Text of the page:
March is Women's History Month, and with Donald Trump and his administration in power, there's never been a better time to honor all women. Throughout the month The Advocate will feature queer pioneers whose strength, resilience, and ingenuity paved the way for others. Today's woman to know is Dolly Wilde.
Who she was: The lesbian niece of Oscar Wilde and a noted bon vivant of the early 20th century.
What she accomplished: Dorothy “Dolly” Wilde is said to have had brains and wits to match those of her famous uncle, but instead of writing plays and novels, she made her life a work of art. She was born in London in 1895, just a few months after her uncle stood trial for “gross indecency,” for which he was eventually jailed. Dolly never met her uncle but idolized him just the same, and identified with him far more than with her father, Oscar’s brother Willie, a talented but alcoholic journalist overshadowed by Oscar’s fame. Dolly also resembled Oscar greatly. “She had the same artfully posed, soft, white hands, the same elongated face, and the same air of indolent melancholy which Aristotle insisted was always the natural accompaniment of wit,” wrote biographer Joan Schenkar in the introduction to Truly Wilde: The Unsettling Story of Dolly Wilde, Oscar's Unusual Niece. “She spoke remarkably like her uncle too, or, rather, like a brilliantly female version of Oscar.”
She came of age in an era of new opportunities for women. In 1914, with the outbreak of World War I, she went to Paris to serve as an ambulance driver. “This would be an exhilarating time in Dolly’s life, partly because she was never happier than when she was behind the wheel, partly because Paris in 1914 still represented a world of experimentation, freedoms and new ideas, and partly because she formed intimate relationships with the extraordinary group of women in her ambulance corps,” wrote a blogger at Culture & Stuff. Those extraordinary women included heiress Marion “Joe” Carstairs (see more about her here), with whom Dolly fell in love.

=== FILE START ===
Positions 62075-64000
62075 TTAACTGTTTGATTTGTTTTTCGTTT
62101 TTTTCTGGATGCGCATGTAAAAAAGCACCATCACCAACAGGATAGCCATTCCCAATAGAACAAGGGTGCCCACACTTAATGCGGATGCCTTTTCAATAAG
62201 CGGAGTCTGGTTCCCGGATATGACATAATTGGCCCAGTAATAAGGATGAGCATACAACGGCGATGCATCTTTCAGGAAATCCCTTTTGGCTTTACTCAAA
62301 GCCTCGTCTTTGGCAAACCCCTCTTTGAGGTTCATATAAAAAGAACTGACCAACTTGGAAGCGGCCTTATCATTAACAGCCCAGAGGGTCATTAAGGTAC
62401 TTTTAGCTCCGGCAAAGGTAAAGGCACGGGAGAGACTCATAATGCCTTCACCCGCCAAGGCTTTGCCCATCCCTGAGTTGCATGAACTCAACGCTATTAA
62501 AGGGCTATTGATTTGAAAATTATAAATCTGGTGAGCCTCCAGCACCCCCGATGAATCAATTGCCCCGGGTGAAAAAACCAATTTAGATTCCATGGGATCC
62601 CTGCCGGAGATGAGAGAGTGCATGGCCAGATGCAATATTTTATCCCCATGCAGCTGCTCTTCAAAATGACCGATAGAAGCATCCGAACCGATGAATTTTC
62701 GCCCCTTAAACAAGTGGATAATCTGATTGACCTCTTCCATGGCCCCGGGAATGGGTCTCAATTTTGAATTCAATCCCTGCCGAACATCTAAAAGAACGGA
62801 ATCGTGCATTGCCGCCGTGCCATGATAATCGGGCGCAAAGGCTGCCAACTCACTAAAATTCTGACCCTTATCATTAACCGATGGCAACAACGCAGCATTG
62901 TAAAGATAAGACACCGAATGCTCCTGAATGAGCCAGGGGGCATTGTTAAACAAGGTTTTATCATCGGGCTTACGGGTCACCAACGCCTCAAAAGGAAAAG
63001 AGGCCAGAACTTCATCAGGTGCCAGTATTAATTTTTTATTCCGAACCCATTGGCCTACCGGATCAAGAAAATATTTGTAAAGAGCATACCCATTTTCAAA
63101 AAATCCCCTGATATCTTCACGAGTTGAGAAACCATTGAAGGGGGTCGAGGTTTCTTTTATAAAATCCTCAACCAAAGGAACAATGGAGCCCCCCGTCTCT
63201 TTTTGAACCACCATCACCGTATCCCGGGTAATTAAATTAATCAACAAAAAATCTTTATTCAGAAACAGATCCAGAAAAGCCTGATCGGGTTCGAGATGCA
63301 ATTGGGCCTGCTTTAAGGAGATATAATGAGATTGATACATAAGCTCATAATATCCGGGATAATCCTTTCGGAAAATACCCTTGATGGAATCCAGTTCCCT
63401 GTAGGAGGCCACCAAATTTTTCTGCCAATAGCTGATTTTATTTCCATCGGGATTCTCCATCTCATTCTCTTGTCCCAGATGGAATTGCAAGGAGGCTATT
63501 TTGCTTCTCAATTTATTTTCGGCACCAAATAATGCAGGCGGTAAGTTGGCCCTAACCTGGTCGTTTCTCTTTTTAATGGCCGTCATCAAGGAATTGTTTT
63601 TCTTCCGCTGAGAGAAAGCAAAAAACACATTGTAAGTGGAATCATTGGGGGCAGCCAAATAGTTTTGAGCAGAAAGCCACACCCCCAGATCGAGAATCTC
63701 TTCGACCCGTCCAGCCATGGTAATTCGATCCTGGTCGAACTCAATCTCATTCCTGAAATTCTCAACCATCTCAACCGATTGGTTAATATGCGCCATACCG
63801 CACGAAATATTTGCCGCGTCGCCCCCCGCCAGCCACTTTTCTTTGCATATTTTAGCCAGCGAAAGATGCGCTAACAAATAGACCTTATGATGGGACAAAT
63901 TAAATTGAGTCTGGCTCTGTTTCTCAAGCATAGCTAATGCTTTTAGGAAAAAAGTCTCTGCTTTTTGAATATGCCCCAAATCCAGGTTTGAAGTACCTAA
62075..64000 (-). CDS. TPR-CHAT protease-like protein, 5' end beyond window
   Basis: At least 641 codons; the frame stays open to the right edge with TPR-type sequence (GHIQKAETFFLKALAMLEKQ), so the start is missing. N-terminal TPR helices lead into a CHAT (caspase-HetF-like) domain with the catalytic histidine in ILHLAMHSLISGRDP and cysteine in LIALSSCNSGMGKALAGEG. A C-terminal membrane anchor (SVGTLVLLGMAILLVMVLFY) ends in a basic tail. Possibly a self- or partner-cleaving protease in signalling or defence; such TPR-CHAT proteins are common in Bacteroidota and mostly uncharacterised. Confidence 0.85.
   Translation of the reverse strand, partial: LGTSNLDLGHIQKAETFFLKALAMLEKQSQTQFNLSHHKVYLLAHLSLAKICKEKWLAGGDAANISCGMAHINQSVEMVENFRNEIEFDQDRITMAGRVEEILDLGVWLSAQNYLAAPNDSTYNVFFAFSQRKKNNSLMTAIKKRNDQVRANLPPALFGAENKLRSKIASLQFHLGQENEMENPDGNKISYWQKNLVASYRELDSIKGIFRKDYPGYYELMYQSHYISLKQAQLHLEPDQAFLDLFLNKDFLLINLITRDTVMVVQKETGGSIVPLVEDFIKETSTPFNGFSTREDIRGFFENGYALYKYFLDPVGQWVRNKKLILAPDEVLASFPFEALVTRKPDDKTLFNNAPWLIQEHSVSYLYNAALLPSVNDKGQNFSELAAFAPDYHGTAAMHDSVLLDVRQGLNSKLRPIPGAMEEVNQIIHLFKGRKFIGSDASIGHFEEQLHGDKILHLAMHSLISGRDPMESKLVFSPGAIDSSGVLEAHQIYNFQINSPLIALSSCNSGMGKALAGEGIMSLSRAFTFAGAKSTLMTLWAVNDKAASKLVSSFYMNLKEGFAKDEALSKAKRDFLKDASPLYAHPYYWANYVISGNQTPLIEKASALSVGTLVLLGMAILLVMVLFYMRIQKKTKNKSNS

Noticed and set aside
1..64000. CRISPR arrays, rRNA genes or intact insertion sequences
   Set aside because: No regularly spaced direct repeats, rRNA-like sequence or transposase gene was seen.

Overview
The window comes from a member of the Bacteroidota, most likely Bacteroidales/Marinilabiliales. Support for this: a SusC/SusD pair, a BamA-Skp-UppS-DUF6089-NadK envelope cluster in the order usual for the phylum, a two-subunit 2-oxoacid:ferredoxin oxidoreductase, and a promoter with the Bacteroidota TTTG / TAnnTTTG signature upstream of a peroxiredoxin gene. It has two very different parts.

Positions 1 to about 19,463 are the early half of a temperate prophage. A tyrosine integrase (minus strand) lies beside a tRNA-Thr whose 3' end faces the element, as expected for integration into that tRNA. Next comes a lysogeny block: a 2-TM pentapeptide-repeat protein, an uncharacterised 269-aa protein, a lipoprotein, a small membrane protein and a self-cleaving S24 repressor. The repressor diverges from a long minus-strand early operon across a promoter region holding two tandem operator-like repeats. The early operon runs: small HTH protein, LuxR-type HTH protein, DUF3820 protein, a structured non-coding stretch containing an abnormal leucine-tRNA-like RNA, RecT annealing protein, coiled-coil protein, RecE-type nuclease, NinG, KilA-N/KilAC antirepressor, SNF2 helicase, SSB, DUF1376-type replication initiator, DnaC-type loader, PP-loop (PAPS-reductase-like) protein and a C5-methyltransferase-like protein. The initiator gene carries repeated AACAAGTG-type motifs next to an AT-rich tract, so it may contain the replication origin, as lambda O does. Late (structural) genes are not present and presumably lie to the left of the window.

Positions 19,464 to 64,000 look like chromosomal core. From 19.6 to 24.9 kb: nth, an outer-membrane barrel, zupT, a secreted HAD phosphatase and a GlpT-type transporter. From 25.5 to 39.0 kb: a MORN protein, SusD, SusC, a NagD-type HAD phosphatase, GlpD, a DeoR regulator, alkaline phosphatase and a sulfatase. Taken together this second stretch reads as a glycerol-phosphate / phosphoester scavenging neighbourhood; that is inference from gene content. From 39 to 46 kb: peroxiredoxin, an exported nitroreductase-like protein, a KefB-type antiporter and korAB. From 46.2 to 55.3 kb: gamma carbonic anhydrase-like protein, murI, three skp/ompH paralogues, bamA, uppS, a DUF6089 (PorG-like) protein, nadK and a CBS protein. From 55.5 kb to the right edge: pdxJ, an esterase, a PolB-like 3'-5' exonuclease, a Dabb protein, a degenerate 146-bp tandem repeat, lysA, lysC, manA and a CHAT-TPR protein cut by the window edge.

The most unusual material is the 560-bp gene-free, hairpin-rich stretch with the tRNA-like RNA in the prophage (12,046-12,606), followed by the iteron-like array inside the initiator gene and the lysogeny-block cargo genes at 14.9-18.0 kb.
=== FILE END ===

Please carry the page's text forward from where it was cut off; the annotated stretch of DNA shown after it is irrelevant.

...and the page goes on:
The great love of Dolly’s life, though, was Natalie Clifford Barney, an American writer who hosted a fabled literary salon in Paris. Among Barney’s guests were Gertrude Stein, Djuna Barnes, W. Somerset Maugham, F. Scott Fitzgerald, and T. S. Eliot. “But even in this illustrious company, people still came home from the salons talking about Dolly Wilde,” according to the Culture & Stuff article. They were captivated by both her beauty and her wit: “Her conversation was, from the accounts that survive, funny, lyrical, flowing, intimate, interested, penetrating and frequently acerbic,” writes the blogger. Dolly is said to have propositioned Fitzgerald’s wife, Zelda, but Scott intervened, furious. Zelda, although she may not have reciprocated the romantic interest, was apparently comfortable in the presence of Dolly and other lesbians. A scene in Scott’s novel Tender Is the Night featured a character based on Dolly, but he deleted it from the final manuscript.
Dolly and Natalie Barney both had other lovers over the course of their relationship, but Barney brought a “detached cruelty” to this pursuit that Dolly did not, noted the Culture & Stuff blogger, sometimes banishing Dolly from their home so Natalie could be with another woman. Yet Dolly continued to love Natalie madly, and Dolly’s love letters to her provided a key source for Schenkar’s biography, in addition to great evidence of her sharp wit.
Dolly encountered problems other than her romantic ones. Like many of her generation, she had a great fondness for alcohol and drugs, the latter including cocaine and sleeping pills. When she was found dead in her London apartment in 1941, having left Paris in advance of Nazi Germany’s invasion, the coroner noticed several empty pill bottles, yet could not conclusively determine a cause of death. It’s possible she died of cancer, as she had been diagnosed with breast cancer in 1939 but refused conventional treatments.
“Although she could only have been produced by the follies and grandeurs of the 1920s and the 1930s, Dolly Wilde seems sensationally contemporary,” Schenkar wrote. “Her tastes for cutting edge conversation and ‘emergency seductions’ (as she called the sexual adventures which she applied like unguent to her emotional wounds), for fast cars and foreign films, for experimental literature and alcoholic actresses, are still right-up-to-the minute, and it is too easy to forget that she has been dead — and deader still for being unnoticed — these sixty years.” Thankfully, Schenkar’s book, which came out in 2001, has made contemporary audiences sit up and notice Dolly.
Choice quotes: “I am a darting trout; shifting, glancing & flashing my iridescent tail in a hundred pleasant pools!” — Dolly Wilde in a letter to Natalie Barney
“How long I shall keep in the path of virtue I can't say but virtue with an object is so much more salutary than virtue with its own reward!” — again, Wilde in a letter to Barney; both quoted by Joan Schenkar in Truly Wilde